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By George Clack

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First Inaugural Address (1861) March 4, 1861, dawned windy and cool. S. Capitol, hoping for places from which they could hear Abraham Lincoln’s inaugural address. No president had ever been inaugurated in such turbulent times. Lincoln’s election had raised the all too real possibility of southern secession from the Union. Rumors of threats to Lincoln’s life were racing through the capital city. In his inaugural address Lincoln sought to balance conciliation with strength. After speaking for nearly 30 minutes, the president reached his concluding paragraph.

Grant not excepted. From the start, Lincoln recognized the value of the North’s overwhelming naval power, and he employed it relentlessly to choke the Confederacy, closing southern ports to prevent the export of its only commodity of international value — cotton — and to prevent the import of badly needed arms and other war supplies from Europe. He also understood the importance of seizing the Mississippi River to cut the South in half, as well as the need to maintain pressure on the whole strategic line of the Confederacy, something his generals proved singularly incapable of doing until General Grant assumed the role of general-in-chief in February 1864.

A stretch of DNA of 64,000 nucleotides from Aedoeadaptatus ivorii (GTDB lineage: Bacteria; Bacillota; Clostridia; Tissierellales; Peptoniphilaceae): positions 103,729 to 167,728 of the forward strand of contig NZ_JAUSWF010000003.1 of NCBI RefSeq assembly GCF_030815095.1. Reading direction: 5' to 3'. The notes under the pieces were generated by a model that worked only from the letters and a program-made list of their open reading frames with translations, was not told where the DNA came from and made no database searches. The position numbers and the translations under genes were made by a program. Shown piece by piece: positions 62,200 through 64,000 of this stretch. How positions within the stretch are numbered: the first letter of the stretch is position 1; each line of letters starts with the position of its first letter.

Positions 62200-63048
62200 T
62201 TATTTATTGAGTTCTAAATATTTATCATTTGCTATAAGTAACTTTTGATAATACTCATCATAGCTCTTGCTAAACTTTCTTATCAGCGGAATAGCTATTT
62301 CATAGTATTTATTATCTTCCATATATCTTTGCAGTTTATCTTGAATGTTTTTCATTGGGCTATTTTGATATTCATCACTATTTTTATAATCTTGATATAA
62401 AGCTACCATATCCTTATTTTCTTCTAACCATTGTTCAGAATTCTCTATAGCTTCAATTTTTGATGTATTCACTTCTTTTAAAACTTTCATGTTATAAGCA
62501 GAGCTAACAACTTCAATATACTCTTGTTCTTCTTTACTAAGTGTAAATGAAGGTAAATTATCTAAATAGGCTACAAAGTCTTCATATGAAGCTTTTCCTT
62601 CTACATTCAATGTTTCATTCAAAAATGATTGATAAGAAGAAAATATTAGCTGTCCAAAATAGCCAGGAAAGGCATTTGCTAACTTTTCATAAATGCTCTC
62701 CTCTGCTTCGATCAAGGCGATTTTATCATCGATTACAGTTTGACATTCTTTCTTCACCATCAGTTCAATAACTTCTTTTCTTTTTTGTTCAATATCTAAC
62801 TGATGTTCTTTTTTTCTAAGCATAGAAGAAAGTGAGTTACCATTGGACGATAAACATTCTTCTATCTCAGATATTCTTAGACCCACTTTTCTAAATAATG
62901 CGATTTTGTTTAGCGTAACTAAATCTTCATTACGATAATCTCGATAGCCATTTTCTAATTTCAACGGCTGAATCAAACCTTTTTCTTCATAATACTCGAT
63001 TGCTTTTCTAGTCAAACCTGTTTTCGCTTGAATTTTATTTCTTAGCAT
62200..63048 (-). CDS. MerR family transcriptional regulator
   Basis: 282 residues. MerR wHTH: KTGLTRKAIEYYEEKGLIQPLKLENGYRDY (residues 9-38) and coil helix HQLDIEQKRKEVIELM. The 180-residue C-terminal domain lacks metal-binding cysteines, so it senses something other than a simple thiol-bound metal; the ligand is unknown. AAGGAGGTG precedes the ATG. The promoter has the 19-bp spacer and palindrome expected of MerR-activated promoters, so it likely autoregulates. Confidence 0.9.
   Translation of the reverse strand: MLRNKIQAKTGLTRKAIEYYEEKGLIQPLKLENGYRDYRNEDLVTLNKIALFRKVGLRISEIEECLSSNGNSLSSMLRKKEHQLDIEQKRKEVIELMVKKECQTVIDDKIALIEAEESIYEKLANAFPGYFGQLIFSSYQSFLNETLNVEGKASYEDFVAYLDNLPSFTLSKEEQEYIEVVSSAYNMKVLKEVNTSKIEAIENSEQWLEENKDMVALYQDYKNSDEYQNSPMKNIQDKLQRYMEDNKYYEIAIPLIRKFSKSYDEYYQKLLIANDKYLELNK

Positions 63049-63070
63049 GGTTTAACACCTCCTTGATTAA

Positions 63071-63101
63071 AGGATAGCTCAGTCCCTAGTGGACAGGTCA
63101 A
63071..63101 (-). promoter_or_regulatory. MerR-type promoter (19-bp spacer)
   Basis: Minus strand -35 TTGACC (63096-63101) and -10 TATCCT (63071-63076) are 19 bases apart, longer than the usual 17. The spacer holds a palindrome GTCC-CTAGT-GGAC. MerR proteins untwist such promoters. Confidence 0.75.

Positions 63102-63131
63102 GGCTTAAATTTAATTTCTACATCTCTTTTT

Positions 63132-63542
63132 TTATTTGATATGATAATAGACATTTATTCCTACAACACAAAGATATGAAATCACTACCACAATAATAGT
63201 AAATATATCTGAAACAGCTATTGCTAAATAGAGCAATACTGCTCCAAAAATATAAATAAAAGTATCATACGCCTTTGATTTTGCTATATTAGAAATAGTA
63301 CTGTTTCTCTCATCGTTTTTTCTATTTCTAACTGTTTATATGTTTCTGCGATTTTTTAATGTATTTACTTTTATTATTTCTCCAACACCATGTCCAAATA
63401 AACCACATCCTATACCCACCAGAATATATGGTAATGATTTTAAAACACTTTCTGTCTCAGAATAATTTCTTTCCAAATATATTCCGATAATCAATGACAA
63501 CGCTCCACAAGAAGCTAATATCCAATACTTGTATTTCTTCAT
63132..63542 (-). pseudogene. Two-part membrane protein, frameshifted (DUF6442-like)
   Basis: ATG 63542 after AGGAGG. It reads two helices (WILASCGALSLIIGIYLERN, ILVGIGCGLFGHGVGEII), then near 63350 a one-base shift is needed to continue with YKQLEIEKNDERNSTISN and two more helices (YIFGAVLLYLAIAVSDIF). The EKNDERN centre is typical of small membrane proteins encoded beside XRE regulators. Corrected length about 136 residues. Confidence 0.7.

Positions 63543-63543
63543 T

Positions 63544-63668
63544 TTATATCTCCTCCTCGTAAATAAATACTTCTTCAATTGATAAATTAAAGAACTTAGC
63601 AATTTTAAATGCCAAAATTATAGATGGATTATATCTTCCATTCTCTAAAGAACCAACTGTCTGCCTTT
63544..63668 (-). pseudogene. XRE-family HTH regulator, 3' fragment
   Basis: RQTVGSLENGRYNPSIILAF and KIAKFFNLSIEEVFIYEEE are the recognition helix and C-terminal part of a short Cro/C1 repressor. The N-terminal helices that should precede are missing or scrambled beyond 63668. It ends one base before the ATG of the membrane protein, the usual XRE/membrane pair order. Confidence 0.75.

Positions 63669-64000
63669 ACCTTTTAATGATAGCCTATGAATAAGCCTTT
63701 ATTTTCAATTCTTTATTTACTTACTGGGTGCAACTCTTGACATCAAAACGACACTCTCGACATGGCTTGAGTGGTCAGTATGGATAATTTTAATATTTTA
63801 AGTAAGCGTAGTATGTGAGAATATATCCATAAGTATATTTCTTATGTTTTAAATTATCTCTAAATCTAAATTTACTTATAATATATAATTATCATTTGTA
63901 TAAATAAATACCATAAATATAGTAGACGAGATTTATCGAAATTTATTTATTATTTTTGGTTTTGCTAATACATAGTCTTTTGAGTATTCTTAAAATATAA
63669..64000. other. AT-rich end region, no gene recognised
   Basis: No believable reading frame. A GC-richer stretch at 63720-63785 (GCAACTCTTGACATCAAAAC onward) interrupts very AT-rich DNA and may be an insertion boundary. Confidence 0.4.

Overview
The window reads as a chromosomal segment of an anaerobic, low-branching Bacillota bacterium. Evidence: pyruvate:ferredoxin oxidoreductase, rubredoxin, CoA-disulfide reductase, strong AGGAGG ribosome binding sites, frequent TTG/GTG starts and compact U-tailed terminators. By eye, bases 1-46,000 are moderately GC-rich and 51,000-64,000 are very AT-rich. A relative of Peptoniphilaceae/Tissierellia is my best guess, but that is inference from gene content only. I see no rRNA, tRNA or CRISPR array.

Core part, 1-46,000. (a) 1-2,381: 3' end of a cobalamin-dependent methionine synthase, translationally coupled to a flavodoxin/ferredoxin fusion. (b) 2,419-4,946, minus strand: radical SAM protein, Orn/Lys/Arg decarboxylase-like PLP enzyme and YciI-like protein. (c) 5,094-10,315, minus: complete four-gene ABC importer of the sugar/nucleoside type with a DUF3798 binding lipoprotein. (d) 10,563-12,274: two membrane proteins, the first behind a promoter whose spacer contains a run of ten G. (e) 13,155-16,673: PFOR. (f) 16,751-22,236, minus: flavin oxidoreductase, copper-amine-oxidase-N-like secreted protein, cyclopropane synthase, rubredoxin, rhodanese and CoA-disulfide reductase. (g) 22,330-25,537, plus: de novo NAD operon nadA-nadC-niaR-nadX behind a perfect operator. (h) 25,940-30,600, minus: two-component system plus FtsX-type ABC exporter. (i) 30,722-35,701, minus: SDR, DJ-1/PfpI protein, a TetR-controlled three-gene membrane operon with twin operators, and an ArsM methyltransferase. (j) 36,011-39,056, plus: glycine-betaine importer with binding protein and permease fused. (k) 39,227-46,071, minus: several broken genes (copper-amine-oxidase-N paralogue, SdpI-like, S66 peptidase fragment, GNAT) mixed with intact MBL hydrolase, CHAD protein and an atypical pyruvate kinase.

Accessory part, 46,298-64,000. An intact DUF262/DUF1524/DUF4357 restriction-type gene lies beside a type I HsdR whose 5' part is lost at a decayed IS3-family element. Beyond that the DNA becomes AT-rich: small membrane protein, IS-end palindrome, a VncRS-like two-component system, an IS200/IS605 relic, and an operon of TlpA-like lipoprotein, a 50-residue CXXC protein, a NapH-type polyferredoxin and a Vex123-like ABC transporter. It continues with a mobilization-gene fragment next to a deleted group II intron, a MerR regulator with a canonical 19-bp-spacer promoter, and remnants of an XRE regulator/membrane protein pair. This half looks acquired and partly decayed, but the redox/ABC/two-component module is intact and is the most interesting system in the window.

A comparison illustrates how Lincoln transformed Seward’s words into his own remarkable prose poetry. t4FXBSEI close. Lincoln: I am loath to close. t4FXBSEWe are not, we must not be, aliens or enemies, but fellow countrymen and brethren. Lincoln: We are not enemies, but friends. We must not be enemies. 54 ˆ ABRAHAM LINCOLN: A LEGACY OF FREEDOM t4FXBSEAlthough passion has strained our bonds of affection too hardly, they must not, I am sure they will not, be broken. Lincoln: Though passion may have strained, it must not break our bonds of affection.

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Abraham Lincoln: A Legacy of Freedom by George Clack


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